Purple Loosestrife (Lythrum salicaria)

Spikes of purple flowers among green vegetation at pond's edge.

NPS/Gordon Dietzman

Wetlands Home | Invasive Plants

Introduction

The purple loosestrife is a perennial herb with a square, woody stem. The stem can grow as tall as four to ten feet depending on the condition of the area. Along the stem, leaves grow opposite of each other, usually in twos, and sometimes threes. Leaves are long and thin, with little or no stem. Each flower has five to seven magenta petals, with a yellow center. Flower spikes have multiple flowers on them.

Purple loosestrife chokes out other plants with its extensive root structure which has anywhere from 30 to 50 shoots.

Purple loosestrife is a native of Eurasia, from Great Britain across the two continents to Japan. Introduced during the 1800's to northeastern U.S. and Canada to be use as ornamentals and medicinal purposes, purple loosestrife spread across the continent. In many places today, except Minnesota, Wisconsin, and Illinois, purple loosestrife is still widely sold as an ornamental.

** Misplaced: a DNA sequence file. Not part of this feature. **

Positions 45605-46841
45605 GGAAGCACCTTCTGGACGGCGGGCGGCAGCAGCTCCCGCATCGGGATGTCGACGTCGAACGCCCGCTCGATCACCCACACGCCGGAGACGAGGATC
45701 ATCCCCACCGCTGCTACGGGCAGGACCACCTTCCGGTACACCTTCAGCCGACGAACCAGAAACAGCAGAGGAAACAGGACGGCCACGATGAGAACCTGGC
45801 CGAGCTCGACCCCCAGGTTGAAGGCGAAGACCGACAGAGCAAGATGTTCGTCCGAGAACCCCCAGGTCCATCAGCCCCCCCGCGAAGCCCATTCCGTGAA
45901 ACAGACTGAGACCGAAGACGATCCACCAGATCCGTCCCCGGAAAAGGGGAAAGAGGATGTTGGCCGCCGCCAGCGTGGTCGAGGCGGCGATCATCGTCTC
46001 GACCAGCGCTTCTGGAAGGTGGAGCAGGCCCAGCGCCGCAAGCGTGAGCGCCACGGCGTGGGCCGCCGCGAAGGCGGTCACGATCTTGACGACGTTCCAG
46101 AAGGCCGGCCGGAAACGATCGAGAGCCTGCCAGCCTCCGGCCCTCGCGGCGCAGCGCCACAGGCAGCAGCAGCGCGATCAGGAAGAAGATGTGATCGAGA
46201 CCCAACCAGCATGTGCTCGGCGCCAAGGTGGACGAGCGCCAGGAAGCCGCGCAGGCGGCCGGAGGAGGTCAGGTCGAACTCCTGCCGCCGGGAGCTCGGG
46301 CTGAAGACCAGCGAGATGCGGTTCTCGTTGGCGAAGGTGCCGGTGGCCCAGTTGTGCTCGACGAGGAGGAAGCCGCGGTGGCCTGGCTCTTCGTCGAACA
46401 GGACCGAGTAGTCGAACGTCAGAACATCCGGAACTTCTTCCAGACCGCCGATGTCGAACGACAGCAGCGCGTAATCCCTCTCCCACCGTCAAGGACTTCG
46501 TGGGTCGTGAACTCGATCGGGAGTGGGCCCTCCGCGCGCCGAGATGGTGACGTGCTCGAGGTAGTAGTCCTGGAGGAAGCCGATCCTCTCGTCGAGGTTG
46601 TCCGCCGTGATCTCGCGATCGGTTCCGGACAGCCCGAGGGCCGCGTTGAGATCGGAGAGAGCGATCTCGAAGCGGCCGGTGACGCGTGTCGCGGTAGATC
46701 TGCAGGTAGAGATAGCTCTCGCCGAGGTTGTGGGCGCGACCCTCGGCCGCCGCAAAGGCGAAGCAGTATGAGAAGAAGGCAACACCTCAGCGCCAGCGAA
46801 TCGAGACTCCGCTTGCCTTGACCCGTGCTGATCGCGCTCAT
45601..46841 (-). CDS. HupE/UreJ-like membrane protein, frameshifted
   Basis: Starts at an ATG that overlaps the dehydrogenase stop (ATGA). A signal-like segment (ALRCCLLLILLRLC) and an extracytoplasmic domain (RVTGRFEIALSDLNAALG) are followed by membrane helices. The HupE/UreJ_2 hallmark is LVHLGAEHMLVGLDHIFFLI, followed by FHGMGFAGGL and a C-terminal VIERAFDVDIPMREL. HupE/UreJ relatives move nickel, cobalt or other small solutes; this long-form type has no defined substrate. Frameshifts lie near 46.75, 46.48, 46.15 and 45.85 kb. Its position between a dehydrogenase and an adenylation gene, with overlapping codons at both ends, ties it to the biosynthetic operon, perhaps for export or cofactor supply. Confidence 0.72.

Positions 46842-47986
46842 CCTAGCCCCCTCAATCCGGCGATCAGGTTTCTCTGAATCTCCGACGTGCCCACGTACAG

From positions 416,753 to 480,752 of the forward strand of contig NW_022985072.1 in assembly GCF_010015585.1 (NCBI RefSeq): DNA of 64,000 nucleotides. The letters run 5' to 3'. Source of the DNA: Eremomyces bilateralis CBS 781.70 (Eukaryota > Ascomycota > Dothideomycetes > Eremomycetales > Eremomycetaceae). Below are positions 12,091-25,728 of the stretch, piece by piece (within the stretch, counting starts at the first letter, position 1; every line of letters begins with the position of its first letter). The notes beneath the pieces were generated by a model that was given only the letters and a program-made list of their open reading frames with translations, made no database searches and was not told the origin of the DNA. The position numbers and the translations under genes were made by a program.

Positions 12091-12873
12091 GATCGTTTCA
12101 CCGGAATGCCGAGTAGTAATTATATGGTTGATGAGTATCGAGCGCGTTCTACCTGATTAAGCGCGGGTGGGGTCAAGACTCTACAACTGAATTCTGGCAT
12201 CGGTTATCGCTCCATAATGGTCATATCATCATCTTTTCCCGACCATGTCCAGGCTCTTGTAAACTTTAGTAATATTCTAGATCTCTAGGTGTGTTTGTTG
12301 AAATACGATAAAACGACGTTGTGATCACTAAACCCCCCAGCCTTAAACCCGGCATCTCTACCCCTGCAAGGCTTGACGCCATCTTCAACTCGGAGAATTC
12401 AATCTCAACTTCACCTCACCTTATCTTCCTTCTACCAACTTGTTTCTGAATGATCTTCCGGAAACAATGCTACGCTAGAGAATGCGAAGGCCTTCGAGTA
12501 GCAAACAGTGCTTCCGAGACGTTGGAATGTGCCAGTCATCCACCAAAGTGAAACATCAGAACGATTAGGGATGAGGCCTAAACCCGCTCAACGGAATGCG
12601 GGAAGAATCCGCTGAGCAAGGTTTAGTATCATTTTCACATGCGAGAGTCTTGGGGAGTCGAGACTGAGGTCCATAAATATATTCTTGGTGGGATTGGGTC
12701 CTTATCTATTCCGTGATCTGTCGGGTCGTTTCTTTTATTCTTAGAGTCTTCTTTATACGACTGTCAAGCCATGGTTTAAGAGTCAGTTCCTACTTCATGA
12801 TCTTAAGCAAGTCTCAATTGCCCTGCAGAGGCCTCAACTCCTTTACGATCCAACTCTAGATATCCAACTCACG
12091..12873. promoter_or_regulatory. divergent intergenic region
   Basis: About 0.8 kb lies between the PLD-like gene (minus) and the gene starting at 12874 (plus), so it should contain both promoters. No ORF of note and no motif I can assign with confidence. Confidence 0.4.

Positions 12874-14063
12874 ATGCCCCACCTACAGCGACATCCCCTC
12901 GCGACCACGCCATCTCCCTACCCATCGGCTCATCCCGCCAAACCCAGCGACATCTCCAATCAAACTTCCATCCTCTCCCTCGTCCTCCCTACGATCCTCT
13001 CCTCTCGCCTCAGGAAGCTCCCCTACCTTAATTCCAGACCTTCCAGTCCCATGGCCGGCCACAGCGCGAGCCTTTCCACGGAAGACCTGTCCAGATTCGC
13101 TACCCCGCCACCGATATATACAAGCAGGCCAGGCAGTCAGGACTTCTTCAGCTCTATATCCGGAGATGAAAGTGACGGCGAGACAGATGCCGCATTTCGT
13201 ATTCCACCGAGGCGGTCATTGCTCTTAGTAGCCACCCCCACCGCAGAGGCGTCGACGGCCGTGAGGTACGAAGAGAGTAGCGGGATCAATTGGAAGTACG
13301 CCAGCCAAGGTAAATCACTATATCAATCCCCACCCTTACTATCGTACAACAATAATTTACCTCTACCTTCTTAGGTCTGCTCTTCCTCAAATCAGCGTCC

The purple loosestrife adapts readily to different types of wetland environments such as freshwater wet meadows, pond edges, reservoirs, ditches, tidal and non-tidal marshes, and river and stream banks. According to the U.S. Fish and Wildlife Service, purple loosestrife now occurs in every state except Florida.

With an extended flowering period from June to September, a single purple loosestrife plant can produce up to 2.7 million seeds. Seeds are small and can be easily dispersed by water, wind, wildlife, and humans alike. Some seeds germinate the following season, but others may lay dormant for several more seasons. The flowers do not require insects to pollinate them.

Once purple loosestrife is established, it will expand and out-compete other plants in the area. Purple loosestrife forms dense, homogeneous stands blocking out native plants and reducing habitat for waterfowl. Native plants that were once the home or food source of native wildlife are destroyed, causing wildlife populations to decrease or to move to uninfested areas.

Blooms: June and July

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Last updated: March 22, 2018

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